• Report PhRxx-131x  Comparisons between measurements and prediction of the acoustic performance of rectangular dissipative silencers with discontinued splitters. Part 1: propagation loss with or without flow (2016)
  • Report PhRxx-132x  Comparisons between measurements and predictions of the acoustic performance of rectangular dissipative silencers with discontinued splitters. Part 2: bypass correction (20xx)
  • Report PhRxx-133x  Comparisons between measurements and predictions of the acoustic performance of rectangular dissipative silencers with discontinued splitters. Part 3: reflection loss (20xx)
  • Report PhRxx-134x  Comparisons between measurements and predictions of the acoustic performance of rectangular dissipative silencers with discontinued splitters. Part 4: insertion loss without self noise (20xx)
  • Report PhRxx-135x  Comparisons between measurements and predictions of the acoustic performance of rectangular dissipative silencers with discontinued splitters. Part 5: self noise (2015)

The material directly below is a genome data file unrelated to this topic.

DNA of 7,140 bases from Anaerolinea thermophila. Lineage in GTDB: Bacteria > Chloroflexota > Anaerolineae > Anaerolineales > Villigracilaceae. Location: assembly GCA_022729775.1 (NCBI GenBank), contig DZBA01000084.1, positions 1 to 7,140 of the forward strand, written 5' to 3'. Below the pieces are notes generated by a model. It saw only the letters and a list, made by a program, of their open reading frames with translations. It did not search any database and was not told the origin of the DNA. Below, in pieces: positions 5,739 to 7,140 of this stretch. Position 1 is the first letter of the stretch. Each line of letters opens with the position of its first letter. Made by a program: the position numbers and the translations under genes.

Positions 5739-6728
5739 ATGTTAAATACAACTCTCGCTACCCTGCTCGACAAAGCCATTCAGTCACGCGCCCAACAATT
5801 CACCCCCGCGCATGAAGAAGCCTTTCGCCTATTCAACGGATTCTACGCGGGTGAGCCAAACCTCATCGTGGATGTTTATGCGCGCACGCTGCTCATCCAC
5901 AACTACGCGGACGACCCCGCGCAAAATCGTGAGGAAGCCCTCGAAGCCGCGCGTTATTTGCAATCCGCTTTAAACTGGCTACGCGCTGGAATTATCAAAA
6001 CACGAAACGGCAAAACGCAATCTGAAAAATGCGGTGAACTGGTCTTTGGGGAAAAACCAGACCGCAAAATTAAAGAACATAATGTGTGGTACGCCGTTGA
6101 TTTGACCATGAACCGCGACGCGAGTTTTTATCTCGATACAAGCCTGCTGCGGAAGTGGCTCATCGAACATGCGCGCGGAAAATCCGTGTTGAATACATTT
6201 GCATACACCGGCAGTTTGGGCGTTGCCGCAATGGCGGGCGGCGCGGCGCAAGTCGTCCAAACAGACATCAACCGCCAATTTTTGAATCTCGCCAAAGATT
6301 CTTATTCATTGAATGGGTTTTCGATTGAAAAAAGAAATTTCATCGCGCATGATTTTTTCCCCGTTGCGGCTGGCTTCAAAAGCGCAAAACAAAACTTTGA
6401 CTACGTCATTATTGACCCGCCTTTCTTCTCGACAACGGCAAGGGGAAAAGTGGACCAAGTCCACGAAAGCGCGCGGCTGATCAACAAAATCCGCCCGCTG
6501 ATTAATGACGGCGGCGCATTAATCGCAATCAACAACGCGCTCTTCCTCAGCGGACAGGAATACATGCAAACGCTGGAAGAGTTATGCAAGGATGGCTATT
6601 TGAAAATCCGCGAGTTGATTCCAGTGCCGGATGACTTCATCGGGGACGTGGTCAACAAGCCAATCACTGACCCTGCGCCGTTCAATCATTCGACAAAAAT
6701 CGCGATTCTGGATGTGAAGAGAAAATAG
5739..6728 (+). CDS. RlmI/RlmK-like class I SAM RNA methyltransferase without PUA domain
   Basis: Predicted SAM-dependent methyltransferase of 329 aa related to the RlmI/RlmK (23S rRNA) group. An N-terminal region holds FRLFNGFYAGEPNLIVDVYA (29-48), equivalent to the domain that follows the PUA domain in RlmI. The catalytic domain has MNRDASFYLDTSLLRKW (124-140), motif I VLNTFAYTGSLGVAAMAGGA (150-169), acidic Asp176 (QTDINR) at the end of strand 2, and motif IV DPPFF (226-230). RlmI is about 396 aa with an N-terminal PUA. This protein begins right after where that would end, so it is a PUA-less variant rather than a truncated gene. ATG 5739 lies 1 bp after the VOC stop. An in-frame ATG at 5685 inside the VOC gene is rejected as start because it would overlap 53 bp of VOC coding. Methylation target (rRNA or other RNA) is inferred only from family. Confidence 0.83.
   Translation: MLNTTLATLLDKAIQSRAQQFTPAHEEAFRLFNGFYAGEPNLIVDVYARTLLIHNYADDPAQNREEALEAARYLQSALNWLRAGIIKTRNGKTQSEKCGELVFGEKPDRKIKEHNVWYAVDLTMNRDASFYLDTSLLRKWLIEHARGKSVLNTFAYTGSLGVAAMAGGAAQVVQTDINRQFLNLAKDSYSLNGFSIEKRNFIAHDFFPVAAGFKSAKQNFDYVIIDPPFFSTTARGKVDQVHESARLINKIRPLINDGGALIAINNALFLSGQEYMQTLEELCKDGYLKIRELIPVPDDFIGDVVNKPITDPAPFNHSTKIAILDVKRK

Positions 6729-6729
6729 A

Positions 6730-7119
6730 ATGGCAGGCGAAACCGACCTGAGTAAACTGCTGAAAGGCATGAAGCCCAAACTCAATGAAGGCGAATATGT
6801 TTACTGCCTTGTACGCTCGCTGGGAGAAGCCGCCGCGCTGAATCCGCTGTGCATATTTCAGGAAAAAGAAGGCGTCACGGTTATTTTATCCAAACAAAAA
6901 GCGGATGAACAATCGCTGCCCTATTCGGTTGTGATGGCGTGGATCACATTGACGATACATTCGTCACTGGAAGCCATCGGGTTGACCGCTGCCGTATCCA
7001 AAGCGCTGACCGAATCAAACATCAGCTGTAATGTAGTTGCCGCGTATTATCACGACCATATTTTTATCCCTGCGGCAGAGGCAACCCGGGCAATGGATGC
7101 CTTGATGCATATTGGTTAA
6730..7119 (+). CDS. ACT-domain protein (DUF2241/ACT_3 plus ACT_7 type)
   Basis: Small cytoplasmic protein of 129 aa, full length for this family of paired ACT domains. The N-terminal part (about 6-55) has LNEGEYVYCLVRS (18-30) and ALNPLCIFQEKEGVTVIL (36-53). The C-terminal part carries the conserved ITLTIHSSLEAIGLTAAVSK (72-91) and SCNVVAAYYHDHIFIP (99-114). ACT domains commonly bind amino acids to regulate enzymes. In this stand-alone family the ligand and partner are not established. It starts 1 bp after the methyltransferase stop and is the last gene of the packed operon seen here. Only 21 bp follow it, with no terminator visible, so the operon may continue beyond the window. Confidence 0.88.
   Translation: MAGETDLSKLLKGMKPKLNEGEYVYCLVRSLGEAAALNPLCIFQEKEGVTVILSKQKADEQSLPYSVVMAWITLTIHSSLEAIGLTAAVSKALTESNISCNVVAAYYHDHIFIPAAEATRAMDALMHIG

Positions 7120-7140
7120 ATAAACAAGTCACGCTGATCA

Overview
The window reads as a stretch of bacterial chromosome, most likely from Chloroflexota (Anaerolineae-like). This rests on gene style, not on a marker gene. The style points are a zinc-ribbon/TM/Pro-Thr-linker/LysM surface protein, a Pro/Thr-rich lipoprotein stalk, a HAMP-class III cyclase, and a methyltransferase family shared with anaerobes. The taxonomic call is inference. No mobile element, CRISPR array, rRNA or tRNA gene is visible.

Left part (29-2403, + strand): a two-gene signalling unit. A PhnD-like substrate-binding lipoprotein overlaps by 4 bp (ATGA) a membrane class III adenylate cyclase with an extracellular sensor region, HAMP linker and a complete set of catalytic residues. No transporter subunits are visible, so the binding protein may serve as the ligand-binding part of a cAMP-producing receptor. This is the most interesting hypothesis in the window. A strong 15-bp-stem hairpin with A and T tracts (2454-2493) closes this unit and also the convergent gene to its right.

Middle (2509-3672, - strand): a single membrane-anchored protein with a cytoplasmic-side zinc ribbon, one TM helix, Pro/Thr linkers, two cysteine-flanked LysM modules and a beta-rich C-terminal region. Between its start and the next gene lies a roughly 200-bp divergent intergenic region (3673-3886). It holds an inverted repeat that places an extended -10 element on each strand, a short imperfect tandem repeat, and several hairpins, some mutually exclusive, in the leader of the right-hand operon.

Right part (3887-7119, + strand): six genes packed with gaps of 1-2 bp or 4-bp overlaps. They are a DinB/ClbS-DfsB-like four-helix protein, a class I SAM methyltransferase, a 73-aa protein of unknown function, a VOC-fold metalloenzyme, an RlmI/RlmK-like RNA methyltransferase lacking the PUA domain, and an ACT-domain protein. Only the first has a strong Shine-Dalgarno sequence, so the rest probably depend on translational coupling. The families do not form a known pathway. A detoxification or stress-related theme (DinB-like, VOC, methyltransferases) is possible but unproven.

• Report PhRxx-137x  Comparisons between measurements and prediction of the aerodynamic performance of rectangular dissipative silencers with discontinued splitters (2015)
  • Report PhRxx-139x  On the comparison of the performance of silencers with continuous and discontinuous splitters: 2 case studies with the software SILDIS (2017)
  • Report PhRxx-141x  Comparisons between measurements and predictions of the acoustic performance of straight round ducts. Part 1: insertion loss without self noise (2013)
  • Report PhRxx-142x  Comparisons between measurements and predictions of the acoustic performance of straight round ducts. Part 2: self noise (2013)